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Capitalist murder on the rails in Cameroon
Four hundred dead and hundreds injured on October 21 in Esaka, Cameroon: No, this is not the result of a massacre claimed by Daesh or by Boko Haram which the media and politicians love to slurp up to foster a climate of Fear and justify the "national unity" behind the exploiters.
It is the appalling toll, advanced by Cameroonian journalists, from the derailment of Cameroon Railways (Camrail) train 152 on the line linking Yaoundé, the political capital, to Douala, the economic capital of Cameroon. For its part, the official balance-sheet is limited to 79 dead. The official commission of inquiry, which should have made its findings within 30 days, still had not published its report by the beginning of January; But according to leaks in the press this report would mainly seek to exonerate the governmental and railway authorities and to find scapegoats.
This catastrophe is in reality a purely capitalist crime; The main culprits are the Cameroonian bourgeoisie and French imperialism which has been vampirizing Africa for decades with the aid of its multinationals, of which the Bolloré group is one of the most precious jewels.
Since independence, the Cameroonian bourgeoisie has been unable to satisfy the basic needs of the inhabitants of the country.
In the years following independence, Cameroon experienced significant economic growth (15% per year on average from 1965 to 1985), mainly based on exports of raw materials. But this growth essentially benefited the local bourgeoisie and the former colonialist – French imperialism (whose presence still remains massive) – and very little to the population, which has revolted on several occasions ( Operations "Dead Cities" in 1991, the riots of 2008, not to mention the anti-colonial revolt of 1956-57 of the UPC –The Union of the Peoples of Cameroon– savagely repressed by French troops).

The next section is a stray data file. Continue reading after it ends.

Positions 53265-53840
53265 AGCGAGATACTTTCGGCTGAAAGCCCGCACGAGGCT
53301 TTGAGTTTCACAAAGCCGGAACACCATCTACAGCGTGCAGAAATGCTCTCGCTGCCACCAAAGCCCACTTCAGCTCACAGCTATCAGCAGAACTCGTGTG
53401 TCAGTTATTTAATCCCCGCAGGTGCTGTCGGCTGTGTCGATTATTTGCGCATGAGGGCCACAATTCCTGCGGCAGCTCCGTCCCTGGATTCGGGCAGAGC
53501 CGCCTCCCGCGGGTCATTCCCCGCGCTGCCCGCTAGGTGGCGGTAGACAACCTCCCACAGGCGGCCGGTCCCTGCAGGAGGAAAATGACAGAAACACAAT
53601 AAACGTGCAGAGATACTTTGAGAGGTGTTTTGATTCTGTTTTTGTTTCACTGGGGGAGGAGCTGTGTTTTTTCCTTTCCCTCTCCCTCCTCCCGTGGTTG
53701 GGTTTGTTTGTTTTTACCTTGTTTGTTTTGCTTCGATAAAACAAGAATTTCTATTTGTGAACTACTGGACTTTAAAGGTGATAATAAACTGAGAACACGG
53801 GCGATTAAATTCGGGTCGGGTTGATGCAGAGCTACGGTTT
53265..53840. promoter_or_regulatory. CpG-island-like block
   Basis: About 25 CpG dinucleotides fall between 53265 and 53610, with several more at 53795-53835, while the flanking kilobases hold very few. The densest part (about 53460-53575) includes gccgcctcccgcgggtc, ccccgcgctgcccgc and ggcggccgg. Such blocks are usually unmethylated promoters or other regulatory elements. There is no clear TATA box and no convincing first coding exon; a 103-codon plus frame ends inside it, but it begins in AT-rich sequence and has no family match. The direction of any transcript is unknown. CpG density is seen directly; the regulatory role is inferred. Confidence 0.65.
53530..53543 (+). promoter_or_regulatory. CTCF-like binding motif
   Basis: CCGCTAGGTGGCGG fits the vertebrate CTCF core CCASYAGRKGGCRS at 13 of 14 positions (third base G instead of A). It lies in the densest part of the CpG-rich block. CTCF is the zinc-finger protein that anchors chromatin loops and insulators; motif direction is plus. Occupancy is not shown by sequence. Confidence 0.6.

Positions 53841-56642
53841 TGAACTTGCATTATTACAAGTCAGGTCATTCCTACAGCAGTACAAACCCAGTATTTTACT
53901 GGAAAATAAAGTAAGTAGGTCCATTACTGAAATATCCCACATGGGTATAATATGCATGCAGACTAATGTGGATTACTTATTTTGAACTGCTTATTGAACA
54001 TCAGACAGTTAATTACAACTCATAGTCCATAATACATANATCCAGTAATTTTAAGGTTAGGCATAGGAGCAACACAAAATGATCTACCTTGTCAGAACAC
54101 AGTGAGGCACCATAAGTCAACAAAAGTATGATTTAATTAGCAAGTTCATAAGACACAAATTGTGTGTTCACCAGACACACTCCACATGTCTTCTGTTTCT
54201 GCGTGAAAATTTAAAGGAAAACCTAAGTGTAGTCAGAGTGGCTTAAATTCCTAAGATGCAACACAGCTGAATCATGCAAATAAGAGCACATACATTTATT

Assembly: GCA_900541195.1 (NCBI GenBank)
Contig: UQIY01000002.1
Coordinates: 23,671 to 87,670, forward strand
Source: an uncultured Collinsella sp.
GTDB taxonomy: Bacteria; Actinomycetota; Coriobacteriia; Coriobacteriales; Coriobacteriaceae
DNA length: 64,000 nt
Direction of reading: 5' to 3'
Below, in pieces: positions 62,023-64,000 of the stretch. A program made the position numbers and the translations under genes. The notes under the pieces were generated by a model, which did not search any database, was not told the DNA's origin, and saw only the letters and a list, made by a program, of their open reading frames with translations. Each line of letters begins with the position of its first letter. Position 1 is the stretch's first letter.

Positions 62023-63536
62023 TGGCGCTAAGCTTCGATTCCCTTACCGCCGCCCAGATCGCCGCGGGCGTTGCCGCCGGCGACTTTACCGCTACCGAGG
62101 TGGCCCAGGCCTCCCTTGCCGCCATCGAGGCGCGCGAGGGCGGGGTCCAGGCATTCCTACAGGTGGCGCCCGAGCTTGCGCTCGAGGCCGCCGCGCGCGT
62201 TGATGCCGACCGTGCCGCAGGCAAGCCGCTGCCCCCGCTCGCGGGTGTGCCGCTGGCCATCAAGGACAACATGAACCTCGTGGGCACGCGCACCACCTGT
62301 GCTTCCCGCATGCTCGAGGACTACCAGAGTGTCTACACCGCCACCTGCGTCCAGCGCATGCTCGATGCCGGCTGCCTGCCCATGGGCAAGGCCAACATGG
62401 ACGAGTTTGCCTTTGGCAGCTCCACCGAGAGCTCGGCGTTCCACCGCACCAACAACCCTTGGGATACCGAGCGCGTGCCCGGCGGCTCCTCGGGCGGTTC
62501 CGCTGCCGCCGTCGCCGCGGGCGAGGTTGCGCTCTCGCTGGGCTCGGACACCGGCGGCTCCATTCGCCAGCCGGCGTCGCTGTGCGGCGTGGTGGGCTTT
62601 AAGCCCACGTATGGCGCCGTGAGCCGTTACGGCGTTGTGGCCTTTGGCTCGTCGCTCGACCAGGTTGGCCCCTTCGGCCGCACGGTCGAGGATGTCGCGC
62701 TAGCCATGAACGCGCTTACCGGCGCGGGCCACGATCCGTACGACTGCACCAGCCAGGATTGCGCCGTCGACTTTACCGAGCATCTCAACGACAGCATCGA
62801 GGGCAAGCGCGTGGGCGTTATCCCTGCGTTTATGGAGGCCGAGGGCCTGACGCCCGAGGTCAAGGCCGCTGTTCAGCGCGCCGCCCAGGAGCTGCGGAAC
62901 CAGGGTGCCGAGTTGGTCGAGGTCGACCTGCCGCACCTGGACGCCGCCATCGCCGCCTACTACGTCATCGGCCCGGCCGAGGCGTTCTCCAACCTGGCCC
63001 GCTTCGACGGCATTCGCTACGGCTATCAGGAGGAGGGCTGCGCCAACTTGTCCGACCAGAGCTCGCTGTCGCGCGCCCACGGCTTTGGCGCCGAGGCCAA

The rail network has not been modernized. The Cameroonian track guage remained very narrow, very far from the international standards of the Bern Convention of 1886. The gauge is only one meter instead of 1,435 m. This forces the trains to travel at very slow speeds: 5 hours to connect Douala to Yaoundé, 265 km away, an average of about 50 km/hour! The line has not been maintained while traffic in oil, minerals and wood has increased.
The road network has also been abandoned. The collapse of a road bridge between the economic and political capitals explains the very large number of passengers: hundreds more people had to take train 152, increasing the convoy from nine to seventeen cars. For decades, the roads have not been modernized or even maintained: the narrowness and dilapidation of the Douala-Yaoundé road is the source of numerous accidents which cause hundreds of deaths a year.
Finally, the Cameroonian state also has a deeply failing health system. Due to lack of equipment and health personnel in sufficient quality and quantity, it was essential to transport many wounded to Yaoundé and Douala, more than 150 kilometers, leading to the death of some.